What it's like to come home to America if your name is "Ahmed"


Ahmed Shihab-Eldin is a respected journalist who holds US citizenship. Every time he returns to his home in New York, he is detained for many hours by the DHS, subjected to humiliating questioning and detention without evidence or charge, because he fits a "profile" that seems to consist entirely of "brown dude with Arabic name who visits the middle east." He recently returned from the World Economic Forum in Davos and found himself detained for hours, despite having been assured that his name had been removed from the DHS's watch-list.

His story of harrowing treatment at JFK airport stands in sharp contrast to his experiences at checkpoints in the middle east, where security risks are much more immediate and more grave. As he points out, America has spent billions creating an aviation security system and system of border checks that have had no material impact on security, but have nonetheless enmiserated, alienated, and harassed millions of people who committed no crime and posed no threat,

The room was filled with rows of seats and several DHS officers with colorful folders (red, yellow, green, blue) lined up in front of them with passports and travel documents. The juxtaposition of the colorful folders with the rows of mostly brown people filling the seats was suspect in itself.

"Omar Mubarak... Juan Diaz... Sayed Hussain," the officers called us one by one.

I couldn't help but feel as though JFK itself was a bit racist.

After a 14-hour trip, I wanted to stretch my legs. So I stood up, anxious to find myself back in the room, especially after having written to the DHS. "Take a seat," the officer at the door sternly said to me. I told him I wanted to stretch my legs after the long flight. He told me I wasn't allowed to stand up. You are also not allowed to use your phone or electronic equipment. I was also slightly surprised to find as many children in the room as there were cameras.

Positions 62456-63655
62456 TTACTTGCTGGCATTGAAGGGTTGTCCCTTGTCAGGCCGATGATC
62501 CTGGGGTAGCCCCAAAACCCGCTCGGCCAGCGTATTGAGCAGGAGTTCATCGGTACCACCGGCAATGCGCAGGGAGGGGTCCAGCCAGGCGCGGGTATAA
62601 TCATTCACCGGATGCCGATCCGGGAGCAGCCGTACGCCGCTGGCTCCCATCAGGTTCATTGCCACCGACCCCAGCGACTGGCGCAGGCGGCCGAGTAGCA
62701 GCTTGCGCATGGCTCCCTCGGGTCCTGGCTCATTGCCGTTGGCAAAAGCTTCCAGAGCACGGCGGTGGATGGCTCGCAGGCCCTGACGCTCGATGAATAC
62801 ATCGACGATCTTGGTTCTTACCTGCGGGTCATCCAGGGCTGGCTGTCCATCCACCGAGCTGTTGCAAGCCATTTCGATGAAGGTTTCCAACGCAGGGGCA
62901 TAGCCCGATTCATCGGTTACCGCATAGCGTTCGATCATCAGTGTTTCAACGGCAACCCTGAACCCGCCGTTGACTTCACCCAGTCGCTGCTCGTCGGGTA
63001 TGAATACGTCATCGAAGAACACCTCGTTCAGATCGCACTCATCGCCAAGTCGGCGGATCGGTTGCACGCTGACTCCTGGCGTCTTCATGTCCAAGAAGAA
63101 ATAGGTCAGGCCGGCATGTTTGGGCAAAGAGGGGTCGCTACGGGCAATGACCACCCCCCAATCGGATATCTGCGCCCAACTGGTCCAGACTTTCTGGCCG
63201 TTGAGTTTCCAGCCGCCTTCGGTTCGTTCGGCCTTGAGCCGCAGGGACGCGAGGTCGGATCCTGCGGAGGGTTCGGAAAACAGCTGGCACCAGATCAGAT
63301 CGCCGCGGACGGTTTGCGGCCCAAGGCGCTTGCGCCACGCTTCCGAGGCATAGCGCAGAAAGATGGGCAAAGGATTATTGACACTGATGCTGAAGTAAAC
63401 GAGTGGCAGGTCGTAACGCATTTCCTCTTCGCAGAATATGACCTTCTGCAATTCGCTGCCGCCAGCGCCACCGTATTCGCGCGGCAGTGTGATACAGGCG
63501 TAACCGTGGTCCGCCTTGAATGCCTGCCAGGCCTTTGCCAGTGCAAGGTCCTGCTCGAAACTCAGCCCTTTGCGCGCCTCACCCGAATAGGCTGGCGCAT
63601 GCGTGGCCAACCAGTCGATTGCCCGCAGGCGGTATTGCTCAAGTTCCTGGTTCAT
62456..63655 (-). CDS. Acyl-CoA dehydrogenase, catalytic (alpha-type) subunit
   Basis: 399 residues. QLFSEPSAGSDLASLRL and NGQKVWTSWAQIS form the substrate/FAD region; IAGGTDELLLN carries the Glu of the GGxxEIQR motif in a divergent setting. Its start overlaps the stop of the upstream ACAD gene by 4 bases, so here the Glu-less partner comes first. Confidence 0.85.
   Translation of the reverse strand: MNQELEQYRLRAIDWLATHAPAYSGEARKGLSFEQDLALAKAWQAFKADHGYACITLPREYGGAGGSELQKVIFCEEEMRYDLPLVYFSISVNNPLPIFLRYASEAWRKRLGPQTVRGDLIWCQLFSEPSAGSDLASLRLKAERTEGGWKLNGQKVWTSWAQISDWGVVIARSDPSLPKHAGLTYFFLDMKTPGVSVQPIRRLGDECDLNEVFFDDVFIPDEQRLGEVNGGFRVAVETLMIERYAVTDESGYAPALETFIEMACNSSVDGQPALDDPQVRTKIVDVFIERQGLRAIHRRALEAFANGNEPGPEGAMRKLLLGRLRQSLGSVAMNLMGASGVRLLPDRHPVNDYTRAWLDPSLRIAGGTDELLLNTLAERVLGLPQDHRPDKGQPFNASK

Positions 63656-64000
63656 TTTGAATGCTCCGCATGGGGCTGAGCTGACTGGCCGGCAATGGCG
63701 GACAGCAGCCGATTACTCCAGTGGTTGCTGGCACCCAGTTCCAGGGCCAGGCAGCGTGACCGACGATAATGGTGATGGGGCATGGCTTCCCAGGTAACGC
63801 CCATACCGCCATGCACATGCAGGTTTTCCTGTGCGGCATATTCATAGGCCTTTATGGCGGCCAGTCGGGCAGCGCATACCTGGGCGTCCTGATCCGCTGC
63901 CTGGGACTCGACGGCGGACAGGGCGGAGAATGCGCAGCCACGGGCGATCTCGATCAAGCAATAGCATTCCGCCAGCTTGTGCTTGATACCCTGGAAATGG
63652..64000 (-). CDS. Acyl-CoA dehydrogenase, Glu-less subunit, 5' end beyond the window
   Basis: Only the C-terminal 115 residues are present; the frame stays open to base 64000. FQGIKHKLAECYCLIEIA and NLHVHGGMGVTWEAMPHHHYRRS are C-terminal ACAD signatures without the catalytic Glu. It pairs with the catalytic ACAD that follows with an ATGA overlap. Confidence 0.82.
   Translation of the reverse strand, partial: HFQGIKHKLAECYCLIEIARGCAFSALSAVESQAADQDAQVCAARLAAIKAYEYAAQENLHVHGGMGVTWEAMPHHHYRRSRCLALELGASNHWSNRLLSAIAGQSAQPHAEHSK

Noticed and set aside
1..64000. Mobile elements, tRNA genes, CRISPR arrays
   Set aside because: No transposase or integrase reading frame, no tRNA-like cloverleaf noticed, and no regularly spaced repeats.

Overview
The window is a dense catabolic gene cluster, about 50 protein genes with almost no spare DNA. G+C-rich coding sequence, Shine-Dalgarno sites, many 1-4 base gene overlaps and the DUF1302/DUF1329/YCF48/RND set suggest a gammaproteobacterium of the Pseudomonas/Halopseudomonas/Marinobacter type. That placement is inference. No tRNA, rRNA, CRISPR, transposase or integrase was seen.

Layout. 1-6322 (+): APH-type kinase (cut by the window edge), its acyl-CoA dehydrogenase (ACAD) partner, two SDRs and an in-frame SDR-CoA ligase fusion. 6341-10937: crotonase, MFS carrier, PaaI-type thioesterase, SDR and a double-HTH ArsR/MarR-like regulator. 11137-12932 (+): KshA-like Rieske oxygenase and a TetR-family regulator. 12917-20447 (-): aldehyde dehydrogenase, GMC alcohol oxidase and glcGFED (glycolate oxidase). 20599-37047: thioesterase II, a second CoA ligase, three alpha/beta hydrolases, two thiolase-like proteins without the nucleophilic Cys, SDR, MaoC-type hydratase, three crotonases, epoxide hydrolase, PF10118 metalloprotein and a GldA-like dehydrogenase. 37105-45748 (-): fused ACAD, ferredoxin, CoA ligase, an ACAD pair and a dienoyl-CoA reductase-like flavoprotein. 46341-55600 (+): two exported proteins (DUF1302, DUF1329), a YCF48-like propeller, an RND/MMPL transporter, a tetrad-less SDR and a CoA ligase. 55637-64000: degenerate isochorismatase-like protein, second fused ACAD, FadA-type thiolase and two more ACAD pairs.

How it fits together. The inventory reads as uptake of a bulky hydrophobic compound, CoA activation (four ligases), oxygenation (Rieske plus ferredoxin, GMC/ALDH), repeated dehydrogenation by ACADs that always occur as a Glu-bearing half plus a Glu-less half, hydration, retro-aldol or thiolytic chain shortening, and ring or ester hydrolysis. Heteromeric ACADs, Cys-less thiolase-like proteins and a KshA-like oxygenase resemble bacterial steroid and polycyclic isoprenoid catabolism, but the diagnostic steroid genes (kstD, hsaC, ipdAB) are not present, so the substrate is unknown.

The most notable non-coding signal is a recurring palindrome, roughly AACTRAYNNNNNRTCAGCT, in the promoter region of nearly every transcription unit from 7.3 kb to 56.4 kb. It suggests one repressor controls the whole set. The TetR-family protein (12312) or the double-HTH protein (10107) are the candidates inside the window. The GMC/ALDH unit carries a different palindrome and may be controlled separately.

"Sir, I'm a U.S. citizen who wants to stand while being detained. Am I not allowed to stand?" I said, pointing to the Asian man and Pakistani woman standing with their toddler strapped to the man's chest. Anyway, there were only two empty seats in the room with a capacity of 60.

"Sit down!" he repeated for the sixth time, and came and confiscated my phone, which I was using to try to text my coworkers who were waiting to share a car home.

Davos to Detention: Why I Hate Coming Home to America [Ahmed Shihab-Eldin/Huffington Post]

(via Mitch Wagner)

Notable Replies

  1. 'murica.

  2. Knew this already. But I'm brown, so I got to learn about it the hard way. I'd say I'm waiting for these thugs to get hit with a serious lawsuit, but what I'm really waiting for is a judicial system that would take it seriously.

  3. I love the way that a terrorist would supposedly do almost anything to get into the country: change their passport details, get a high profile journalism job, morph into an 8 year old boy... but NOT change their name. It's like the security procedure is run by middle schoolers trying out programming for the first time.

    We didn't have any trouble at the border, but it took five visits to the US consulate and about 2 1/2 hours of talking with officials (not including the waiting periods) before our four year old adopted son could be given a visa to travel over from China. This time they did give us the rationale, which was that "we need to assume that every Chinese person is going to try to work and remain in the country illegally". In the end we were let through, with the strict warning that if they find us doing any work, we would be kicked out of the country immediately. Incidentally, this was the guy we'd been talking with the whole time, who knew who we were and was sympathetic to why we were visiting the US. He just kept repeating that "the system says that I have to..." At the border control in Dulles we were all waved through the immigration for US citizens as a group (because of my wife and daughter's US passports) and a couple of officials even offered to carry our bags to the next stage. Every previous time I've been hassled about my reasons for being in the country, so this time felt really weird.

  4. I do think it's possible to sue for civil rights violations and win, but of course right now no sacrifice is too great to prevent another 9/11, especially your sacrifice.

  5. Surely the only foolproof method of avoiding the next 9/11 is to change the calendar.

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